Chand Raat of Safar 1443 – 7th of September 2021
His Highness the Aga Khan shares his wisdom with the Ummah and humanity at large through ideas, perspectives, and views on diverse subjects such as meritocracy, civil society, pluralism, ethic of inclusiveness, and the acquisition of knowledge through speeches and interviews. These ideas serve as windows to understand his vision for the future. One of his favorite themes is the concept of Pluralism.
Pluralism is defined as the co-existence, within a nation or society, of groups distinctive in ethnic origin, cultural patterns, belief & value system, and religion. Conscious effort is required by individuals, communities, societies and nations to preserve the plurality within the society in which we live.
His Highness’ vision on pluralism is best summarized in his speech made at the Canadian Museum of Civilization on 19th May 2004: “Pluralism means peoples of diverse backgrounds and interests, coming together in organizations of varying types and goals, for different kinds and forms of creative expression, which are valuable and deserving of support by government and society as a whole.”
In another speech at the inauguration of the conference entitled “Word of God, Art of Man” at the Institute of Ismaili Studies (IIS) he said “The Noble Qur’an extends its principle of pluralism also to adherents of other faiths. It affirms that each has a direction and path to which they turn so that all should strive for good works.” The rejection of pluralism on the other hand, the Aga Khan says “…plays a significant role in breeding destructive conflicts. Examples are scattered across the world’s map: in Asia, in the Middle East, in Africa, in Europe, in the Americas. No continent has been spared from the tragedies of death, of misery and of the persecution of minorities.” The Leadership and Diversity Conference Gatineau, Quebec, Canada, 19th May 2004.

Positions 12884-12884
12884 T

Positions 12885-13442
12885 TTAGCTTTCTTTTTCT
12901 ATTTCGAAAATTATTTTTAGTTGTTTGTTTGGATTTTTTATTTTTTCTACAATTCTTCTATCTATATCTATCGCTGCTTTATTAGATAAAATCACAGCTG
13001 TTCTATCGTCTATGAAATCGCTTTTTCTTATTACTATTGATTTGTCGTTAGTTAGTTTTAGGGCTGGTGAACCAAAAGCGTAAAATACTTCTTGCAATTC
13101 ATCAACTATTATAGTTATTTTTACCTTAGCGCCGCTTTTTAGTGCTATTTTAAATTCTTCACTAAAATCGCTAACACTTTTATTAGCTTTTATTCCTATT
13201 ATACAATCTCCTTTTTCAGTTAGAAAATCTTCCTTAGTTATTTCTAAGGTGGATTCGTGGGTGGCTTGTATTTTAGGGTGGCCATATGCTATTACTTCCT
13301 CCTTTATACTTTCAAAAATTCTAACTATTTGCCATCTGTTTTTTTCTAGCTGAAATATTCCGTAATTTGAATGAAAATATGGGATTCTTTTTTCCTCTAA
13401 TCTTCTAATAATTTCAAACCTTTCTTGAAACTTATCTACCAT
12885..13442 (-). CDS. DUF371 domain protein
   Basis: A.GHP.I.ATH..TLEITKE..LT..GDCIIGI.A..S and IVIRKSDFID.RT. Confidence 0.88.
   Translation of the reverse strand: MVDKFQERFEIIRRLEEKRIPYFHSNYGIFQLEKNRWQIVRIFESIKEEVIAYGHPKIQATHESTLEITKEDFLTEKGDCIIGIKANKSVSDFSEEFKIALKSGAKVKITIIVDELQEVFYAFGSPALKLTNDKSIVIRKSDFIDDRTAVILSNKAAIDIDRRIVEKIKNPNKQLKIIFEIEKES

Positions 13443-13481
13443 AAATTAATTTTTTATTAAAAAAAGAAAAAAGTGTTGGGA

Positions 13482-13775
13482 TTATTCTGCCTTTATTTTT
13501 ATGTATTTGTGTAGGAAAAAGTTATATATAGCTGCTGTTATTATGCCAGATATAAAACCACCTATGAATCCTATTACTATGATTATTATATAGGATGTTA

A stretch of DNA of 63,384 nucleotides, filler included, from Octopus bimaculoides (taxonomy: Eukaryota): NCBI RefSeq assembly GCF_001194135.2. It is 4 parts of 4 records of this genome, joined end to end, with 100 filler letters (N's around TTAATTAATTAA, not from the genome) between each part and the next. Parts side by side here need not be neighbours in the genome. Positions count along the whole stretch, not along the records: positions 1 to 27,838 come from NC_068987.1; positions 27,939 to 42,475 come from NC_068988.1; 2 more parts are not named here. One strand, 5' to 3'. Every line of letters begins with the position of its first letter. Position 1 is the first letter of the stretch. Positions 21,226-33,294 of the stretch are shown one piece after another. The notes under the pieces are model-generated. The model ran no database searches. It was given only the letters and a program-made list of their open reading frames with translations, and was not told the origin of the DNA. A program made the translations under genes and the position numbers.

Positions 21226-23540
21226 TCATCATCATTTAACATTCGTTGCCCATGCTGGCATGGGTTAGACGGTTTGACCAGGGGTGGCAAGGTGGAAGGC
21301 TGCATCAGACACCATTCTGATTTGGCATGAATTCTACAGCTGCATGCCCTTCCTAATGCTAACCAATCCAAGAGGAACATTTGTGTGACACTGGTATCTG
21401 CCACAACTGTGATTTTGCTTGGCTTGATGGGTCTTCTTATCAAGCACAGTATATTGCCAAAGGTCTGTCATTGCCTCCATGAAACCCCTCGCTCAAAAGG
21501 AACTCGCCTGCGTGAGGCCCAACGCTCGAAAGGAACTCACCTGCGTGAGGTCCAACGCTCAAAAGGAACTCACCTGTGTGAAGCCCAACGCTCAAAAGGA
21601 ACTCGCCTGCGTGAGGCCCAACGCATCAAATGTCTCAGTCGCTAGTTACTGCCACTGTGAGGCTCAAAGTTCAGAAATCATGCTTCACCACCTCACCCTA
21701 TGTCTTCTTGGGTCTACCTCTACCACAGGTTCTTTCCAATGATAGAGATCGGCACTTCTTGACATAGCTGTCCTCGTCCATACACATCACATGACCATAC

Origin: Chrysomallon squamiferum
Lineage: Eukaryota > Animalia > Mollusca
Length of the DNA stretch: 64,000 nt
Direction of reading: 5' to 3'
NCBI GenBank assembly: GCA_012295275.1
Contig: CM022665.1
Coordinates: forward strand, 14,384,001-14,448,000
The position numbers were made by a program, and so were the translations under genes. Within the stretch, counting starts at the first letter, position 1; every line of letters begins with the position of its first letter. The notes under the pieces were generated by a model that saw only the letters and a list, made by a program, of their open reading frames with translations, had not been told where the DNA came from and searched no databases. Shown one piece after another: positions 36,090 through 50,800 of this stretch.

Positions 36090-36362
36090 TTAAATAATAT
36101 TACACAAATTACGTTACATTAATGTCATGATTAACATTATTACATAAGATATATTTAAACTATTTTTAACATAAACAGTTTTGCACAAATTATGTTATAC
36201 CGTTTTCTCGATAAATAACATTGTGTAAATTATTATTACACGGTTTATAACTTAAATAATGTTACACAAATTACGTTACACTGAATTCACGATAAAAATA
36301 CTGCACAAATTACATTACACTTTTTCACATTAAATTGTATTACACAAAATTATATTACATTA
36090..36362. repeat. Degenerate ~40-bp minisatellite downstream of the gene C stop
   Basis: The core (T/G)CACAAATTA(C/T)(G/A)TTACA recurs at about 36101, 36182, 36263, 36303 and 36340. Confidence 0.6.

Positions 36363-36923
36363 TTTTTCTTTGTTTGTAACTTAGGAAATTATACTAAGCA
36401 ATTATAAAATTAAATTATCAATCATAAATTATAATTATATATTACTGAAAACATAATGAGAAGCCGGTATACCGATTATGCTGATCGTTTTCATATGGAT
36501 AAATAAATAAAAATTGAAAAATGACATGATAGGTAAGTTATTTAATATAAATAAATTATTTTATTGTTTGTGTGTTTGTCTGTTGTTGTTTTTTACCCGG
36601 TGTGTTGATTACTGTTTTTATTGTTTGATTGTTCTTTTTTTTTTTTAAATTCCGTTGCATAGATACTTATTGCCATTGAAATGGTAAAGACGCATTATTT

On the other hand, regarding acceptance of pluralism in our societies, he says, “I deeply believe that our collective conscience must accept that pluralism is no less important than human rights for ensuring peace, successful democracy and better quality of life.” Canada, 19th May 2004.
How do we achieve and strengthen the acceptance of pluralism? The Aga Khan’s advice on this is: “A secure pluralistic society requires communities that are educated and confident both in the identity and depth of their own traditions and in those of their neighbors.” Canada, 19th May 2004. His guidance is that “…differences must be resolved through tolerance, through understanding, through compassion, through dialogue, through forgiveness, through generosity, all of which represent the ethics of Islam.” Salamieh, Syria, 10th November 2001.
Acquisition of Knowledge in Islam
Abu Hurairah (r.a.) (603-678) reported the Holy Prophet as saying: “Whoever takes a path upon which to obtain knowledge, Allah makes the path to Paradise easy for him.”
It was narrated from Anas ibn Malik (r.a.) (612-709) that the Messenger of Allah said: “Seeking knowledge is a duty upon every Muslim, and he who passes knowledge to those who do not deserve it, is like one who puts a necklace of jewels, pearls and gold around the neck of swines.”
Man has been endowed with intellect. Acquiring good education is one of the ways of nurturing that intellect. Applying this education for the benefit of others serves the spiritual purpose of our knowledge. In a speech made by Aga Khan at the opening session of ‘Word of God, Art of Man: The Qur’an and its Creative Expression‘ on 19th October 2003, he said: “The Qur’an itself acknowledges that people upon whom wisdom has been bestowed are the recipients of abundant good; they are the exalted ones. Hence Islam’s consistent encouragement to Muslim men and women to seek knowledge wherever it is to be found. We are all familiar that al-Kindi, even in the 9th century, saw no shame in acknowledging and assimilating the truth, whatever its source. He argues that truth never abases, but only ennobles its seeker.”